I opened my eyes expecting white walls and a hospital and instead found Nick hovering over me with a concerned look on his face.
“What happened?” I asked. My mouth felt like cotton. I was dehydrated, but my headache was gone.
“One of the blood vessels in your head burst,” Nick said. The beautiful black woman was standing beside him.
“The human brain is only supposed to support less than ten percent of cognitive function. Your brain is working at thirty-five percent, three times the normal level. The problem with you is that what you do, you do naturally. You have no way of turning it off and on.”
This was too much information. All I wanted to do was sleep. I felt like I hadn’t gotten a lot of rest lately. And those odd flashes of my brother’s voice, the broken windshield and the blood were concerning me.
“I just want to go home. Sleep is my own bed. I’m tired of this strange waking nightmare.”
Mala took Nick aside. “You know what you have to do,” she told him. “The girl is too important to let her go now.”
“I know but she didn’t sign up for this,” Nick said.
“What she wants is irrelevant at this point,” Mala said her voice was ultra-calm. “If we want to succeed against our adversaries, we need her, no matter what we have to say to get her to believe us.
“Interdimentional war? Where did you come up with that?”
“Just testing the waters, Nickey boy. I want to see how easily she’ll detect a lie,” Mala said glancing over Nick’s shoulder.
“She’s right. You’re doing your damn psy-ops thing.” Nick stood as a baracade between the bed and Mala. “We need her. You said it yourself. Don’t scare her off before we can get the information we need.
Mala turned and faced the window looking out into the garden. “Don’t act so self-righteous. She doesn’t even know who you really are. You’ve changed since she first wrote about you.”
Nick’s mouth set in a hard line. “I can’t change the past. I can only move forward.”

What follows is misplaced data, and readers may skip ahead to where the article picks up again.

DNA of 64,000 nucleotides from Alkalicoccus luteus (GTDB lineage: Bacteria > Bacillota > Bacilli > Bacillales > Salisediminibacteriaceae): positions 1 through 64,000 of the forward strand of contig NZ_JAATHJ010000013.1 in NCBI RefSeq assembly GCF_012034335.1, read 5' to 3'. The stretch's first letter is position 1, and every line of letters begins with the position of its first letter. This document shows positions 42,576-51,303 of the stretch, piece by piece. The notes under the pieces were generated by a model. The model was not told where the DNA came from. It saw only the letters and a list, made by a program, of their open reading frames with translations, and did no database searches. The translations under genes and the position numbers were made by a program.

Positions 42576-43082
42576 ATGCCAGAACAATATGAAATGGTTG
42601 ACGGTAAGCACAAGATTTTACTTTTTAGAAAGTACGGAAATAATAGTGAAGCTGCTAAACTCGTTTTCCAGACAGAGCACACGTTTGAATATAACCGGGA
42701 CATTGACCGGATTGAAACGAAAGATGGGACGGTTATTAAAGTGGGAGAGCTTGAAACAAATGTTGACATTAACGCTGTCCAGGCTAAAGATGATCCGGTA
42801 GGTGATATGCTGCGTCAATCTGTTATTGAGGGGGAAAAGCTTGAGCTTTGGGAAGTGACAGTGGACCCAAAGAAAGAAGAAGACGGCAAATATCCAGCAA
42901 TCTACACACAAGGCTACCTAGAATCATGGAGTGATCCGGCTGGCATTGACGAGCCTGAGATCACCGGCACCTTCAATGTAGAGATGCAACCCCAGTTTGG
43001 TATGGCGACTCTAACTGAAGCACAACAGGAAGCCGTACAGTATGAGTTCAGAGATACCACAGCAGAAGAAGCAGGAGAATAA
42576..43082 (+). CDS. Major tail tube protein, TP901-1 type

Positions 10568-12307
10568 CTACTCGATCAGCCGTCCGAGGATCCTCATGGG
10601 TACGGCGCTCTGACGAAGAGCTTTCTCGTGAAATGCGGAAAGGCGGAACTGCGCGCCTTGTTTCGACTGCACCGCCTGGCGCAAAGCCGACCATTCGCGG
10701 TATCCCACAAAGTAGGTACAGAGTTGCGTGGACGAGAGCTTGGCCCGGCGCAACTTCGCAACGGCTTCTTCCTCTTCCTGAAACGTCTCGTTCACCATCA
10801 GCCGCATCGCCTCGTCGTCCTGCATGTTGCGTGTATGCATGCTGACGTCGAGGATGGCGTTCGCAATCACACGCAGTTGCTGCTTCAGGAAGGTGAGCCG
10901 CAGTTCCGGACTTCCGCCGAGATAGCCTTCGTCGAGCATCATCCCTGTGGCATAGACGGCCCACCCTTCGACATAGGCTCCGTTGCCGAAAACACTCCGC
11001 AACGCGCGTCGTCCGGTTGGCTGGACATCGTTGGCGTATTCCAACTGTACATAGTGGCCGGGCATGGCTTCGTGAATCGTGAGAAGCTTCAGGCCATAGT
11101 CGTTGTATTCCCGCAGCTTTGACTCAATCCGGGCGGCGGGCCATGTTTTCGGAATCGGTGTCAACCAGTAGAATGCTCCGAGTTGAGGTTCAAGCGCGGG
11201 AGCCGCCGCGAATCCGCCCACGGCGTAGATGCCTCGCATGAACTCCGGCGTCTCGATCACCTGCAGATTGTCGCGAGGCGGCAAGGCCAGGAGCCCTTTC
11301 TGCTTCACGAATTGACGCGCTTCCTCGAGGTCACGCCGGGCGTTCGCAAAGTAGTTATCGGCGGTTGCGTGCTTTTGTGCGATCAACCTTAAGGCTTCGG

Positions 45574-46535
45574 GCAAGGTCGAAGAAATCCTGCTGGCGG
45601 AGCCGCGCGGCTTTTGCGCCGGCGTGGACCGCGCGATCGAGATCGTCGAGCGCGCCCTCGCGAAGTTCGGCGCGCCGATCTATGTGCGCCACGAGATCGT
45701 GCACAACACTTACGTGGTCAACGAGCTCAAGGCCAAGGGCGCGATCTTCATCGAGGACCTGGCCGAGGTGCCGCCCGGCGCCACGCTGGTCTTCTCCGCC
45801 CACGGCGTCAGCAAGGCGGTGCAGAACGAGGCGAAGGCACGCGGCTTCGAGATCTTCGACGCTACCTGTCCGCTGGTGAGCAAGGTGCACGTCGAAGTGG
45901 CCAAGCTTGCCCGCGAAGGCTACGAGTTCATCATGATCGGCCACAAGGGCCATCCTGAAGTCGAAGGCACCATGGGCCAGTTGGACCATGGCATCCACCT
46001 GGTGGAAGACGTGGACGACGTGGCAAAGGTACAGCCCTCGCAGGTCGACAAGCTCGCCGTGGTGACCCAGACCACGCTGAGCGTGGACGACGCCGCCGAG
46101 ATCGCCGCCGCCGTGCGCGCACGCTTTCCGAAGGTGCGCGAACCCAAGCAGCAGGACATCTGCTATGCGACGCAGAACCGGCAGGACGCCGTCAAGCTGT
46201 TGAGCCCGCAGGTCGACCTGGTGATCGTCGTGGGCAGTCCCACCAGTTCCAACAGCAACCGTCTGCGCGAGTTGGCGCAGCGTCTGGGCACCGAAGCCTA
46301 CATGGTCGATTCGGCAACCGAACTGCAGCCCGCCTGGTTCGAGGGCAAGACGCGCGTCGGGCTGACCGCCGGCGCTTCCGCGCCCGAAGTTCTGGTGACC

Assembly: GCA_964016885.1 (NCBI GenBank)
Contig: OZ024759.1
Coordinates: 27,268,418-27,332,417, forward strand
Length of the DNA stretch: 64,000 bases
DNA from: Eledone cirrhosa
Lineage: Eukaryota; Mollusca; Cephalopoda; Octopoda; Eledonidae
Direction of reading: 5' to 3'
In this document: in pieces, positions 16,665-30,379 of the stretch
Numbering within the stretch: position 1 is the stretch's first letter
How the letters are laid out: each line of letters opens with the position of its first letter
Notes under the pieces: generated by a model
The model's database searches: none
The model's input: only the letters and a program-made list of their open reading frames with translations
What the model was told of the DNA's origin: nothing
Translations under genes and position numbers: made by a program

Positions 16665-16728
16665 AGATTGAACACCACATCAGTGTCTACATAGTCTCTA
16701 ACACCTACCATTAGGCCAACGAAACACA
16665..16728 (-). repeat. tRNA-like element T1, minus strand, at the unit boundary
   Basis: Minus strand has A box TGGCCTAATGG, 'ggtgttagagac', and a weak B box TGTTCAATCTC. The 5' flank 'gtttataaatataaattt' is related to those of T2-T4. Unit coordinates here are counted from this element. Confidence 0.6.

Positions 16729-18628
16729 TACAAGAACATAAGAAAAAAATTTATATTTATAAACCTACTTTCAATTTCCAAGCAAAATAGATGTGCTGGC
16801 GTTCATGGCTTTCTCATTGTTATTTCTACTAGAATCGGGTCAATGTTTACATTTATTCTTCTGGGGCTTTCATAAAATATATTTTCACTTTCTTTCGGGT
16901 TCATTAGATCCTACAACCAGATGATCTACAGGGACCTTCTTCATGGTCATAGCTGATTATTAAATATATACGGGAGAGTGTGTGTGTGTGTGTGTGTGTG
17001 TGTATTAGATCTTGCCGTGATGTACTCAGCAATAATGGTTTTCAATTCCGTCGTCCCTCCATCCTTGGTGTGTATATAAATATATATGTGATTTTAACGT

“And hope little girlie here doesn’t discover the truth.”
I had no idea what Mala and Nick were whispering about across the room. The only thing I did know was that their expressions were freaking me out. A few times Nick’s face looked downright evil.
I couldn’t get out of bed and attempt an escape. My head pounded just thinking about an escape route.
When Mala and Nick finished their pow-wow, orderlies came in and wheeled me into a very cozy-looking room. If we were still in the hospital, it was in the awfully fancy wing.
“Where’s your new best friend?” I asked Nick. He had been acting oddly since his conversation with Mala.
“She had things to attend to,” he said stiffly.
“Is it all right if I give the patient her meds?” The nurse looked expectantly at Nick who nodded.
“You need to rest. I’ll talk to you later.” When he left I felt a clutching sense of panic in my chest. And it wasn’t because Nick had left the room. Something was definitely fishy here.
“He’s not actually a bad guy,” the nurse said. Her accent was touched with an inflection of British.
“I don’t know what to think All I do know is that my bad vibes are pounding so strongly I can feel it pulsing inside my head.”
“We have to get you out of here,” the nurse said hoisting me up by the shoulder. She was stronger than she looked.
“What do you mean?” I asked my voice hitched with a tint of fear. “Where are you taking me?”